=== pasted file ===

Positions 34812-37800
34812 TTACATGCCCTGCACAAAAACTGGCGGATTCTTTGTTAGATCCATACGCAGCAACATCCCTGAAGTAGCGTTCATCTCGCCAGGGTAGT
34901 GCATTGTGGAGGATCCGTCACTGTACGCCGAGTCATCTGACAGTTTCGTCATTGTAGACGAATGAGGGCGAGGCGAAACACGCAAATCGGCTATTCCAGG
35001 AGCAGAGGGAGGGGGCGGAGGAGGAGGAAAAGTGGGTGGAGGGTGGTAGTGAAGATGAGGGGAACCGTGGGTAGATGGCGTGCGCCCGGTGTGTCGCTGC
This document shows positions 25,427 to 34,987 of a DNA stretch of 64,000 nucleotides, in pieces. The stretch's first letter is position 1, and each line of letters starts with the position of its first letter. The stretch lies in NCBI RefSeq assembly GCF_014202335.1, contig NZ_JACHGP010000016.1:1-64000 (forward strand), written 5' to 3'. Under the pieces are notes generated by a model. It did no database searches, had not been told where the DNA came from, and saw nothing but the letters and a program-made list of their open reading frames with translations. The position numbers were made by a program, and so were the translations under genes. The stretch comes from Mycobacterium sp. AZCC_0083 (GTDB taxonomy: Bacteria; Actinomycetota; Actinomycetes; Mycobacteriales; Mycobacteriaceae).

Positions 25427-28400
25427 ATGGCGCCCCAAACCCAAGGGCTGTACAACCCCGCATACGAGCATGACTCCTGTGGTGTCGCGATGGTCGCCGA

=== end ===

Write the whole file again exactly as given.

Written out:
Positions 34812-37800
34812 TTACATGCCCTGCACAAAAACTGGCGGATTCTTTGTTAGATCCATACGCAGCAACATCCCTGAAGTAGCGTTCATCTCGCCAGGGTAGT
34901 GCATTGTGGAGGATCCGTCACTGTACGCCGAGTCATCTGACAGTTTCGTCATTGTAGACGAATGAGGGCGAGGCGAAACACGCAAATCGGCTATTCCAGG
35001 AGCAGAGGGAGGGGGCGGAGGAGGAGGAAAAGTGGGTGGAGGGTGGTAGTGAAGATGAGGGGAACCGTGGGTAGATGGCGTGCGCCCGGTGTGTCGCTGC
This document shows positions 25,427 to 34,987 of a DNA stretch of 64,000 nucleotides, in pieces. The stretch's first letter is position 1, and each line of letters starts with the position of its first letter. The stretch lies in NCBI RefSeq assembly GCF_014202335.1, contig NZ_JACHGP010000016.1:1-64000 (forward strand), written 5' to 3'. Under the pieces are notes generated by a model. It did no database searches, had not been told where the DNA came from, and saw nothing but the letters and a program-made list of their open reading frames with translations. The position numbers were made by a program, and so were the translations under genes. The stretch comes from Mycobacterium sp. AZCC_0083 (GTDB taxonomy: Bacteria; Actinomycetota; Actinomycetes; Mycobacteriales; Mycobacteriaceae).

Positions 25427-28400
25427 ATGGCGCCCCAAACCCAAGGGCTGTACAACCCCGCATACGAGCATGACTCCTGTGGTGTCGCGATGGTCGCCGA